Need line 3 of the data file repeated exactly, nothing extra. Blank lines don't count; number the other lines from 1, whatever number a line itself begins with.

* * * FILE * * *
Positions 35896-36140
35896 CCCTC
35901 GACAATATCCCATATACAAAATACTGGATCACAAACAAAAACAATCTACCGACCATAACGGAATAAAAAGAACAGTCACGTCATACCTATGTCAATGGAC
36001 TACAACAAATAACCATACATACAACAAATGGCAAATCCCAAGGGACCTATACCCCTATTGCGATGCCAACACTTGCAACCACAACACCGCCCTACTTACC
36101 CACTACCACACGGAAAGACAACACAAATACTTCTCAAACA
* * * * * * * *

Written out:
35901 GACAATATCCCATATACAAAATACTGGATCACAAACAAAAACAATCTACCGACCATAACGGAATAAAAAGAACAGTCACGTCATACCTATGTCAATGGAC